Date of Award


Document Type

Campus Access Dissertation


Educational Studies


School Psychology

First Advisor

Jane Roberts


The FMR1 premutation is a common genetic condition estimated to occur in 1 of 130-250 females and in 1 in 250-800 males (Hagerman et al., 2009). The FMR1 premutation is caused by a CGG trinucleotide repeat expansion on the FMR1 gene. Though previously thought to pose no risk to the affected individual, recent research has documented several adverse effects of carrying the FMR1 premutation including an increased risk of mood and anxiety disorders (Roberts et al., 2009). However, optimism, hope, and religion have all previously been identified as factors which may protect against the development or maintenance of psychopathology (Arnau et al., 2007; Brissette et al., 2002; Wink et al., 2007). Thus, the current study uses a prospective longitudinal design to examine the possible protective effects of optimism, hope and religion on mood and anxiety disorders over time in women with the FMR1 premutation. Eighty-three females with the FMR1 premutation, who also have a child with Fragile X Syndrome, participated in the study at two time points, three years apart. Major depressive disorder (MDD) and anxiety disorders were assessed at both time points using the Structured Clinical Interview for DSM-IV-TR Disorders. Optimism, hope, and religion were assessed using self-report rating scales during the first assessment. In sum, 66.3% of participants had a lifetime history of MDD and/or an anxiety disorder at time two. Results indicate that lifetime history of a mood or anxiety disorder at time one is the strongest predictor of meeting criteria for MDD or an anxiety disorder during the three year interval between assessments. Additionally, increased optimism at time one significantly decreased the risk of meeting criteria for an anxiety disorder between the two assessment points. Increased optimism also approached significance for predicting the decreased likelihood of meeting criteria for MDD during the interval between assessments. Increased hope and religion at time one did not significantly decrease the likelihood of meeting criteria for a mood or anxiety disorder between time points. Implications and future directions are discussed.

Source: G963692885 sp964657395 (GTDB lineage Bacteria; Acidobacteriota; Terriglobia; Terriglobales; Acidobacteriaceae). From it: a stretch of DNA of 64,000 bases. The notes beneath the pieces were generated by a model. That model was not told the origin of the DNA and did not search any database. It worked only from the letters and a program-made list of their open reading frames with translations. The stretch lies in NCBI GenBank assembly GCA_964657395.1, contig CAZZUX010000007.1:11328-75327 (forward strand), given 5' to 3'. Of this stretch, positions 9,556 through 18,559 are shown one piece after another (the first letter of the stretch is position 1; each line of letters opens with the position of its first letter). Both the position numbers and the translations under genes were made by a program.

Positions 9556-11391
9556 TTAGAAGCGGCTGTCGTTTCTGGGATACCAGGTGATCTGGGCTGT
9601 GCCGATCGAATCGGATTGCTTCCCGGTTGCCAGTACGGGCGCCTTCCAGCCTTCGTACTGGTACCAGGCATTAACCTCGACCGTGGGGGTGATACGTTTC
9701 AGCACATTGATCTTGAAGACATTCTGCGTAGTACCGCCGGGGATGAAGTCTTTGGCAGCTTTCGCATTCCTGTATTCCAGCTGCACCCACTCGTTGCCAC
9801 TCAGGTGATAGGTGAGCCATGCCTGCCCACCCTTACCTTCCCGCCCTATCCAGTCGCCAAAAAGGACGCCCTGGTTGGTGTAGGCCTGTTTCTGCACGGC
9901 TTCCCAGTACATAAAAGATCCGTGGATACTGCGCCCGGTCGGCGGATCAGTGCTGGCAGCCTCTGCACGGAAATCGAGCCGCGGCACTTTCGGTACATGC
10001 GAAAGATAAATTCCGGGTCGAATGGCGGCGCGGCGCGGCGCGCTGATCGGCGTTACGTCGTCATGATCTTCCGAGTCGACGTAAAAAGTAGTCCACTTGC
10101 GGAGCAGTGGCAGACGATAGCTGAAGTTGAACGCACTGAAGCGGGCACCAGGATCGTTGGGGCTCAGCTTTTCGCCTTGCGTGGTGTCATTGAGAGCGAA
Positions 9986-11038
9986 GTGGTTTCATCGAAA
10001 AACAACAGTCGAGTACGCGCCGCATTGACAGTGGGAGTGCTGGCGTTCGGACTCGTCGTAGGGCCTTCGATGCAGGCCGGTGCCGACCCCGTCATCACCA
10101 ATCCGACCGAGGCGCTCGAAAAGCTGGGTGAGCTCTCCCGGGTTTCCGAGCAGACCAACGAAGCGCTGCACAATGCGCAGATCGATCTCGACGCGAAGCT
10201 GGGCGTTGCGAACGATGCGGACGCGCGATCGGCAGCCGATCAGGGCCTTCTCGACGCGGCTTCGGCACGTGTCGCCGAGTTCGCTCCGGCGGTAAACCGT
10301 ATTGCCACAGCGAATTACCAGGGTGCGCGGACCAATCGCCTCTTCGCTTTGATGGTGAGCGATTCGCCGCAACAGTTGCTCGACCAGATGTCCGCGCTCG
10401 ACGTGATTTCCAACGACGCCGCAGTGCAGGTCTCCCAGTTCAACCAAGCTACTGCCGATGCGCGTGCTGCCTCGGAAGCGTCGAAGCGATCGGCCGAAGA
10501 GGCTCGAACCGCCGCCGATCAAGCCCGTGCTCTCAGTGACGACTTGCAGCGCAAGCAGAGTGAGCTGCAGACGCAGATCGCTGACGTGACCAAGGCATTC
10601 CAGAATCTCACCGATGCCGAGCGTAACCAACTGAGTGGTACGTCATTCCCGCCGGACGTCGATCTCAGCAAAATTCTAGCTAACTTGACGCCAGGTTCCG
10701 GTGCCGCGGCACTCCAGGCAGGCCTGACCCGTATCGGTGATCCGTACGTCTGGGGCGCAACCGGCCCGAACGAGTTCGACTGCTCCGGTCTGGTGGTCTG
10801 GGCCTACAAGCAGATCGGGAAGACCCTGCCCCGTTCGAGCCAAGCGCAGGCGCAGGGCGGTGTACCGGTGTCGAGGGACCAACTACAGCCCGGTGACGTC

© 2011, Emily Eileen Powell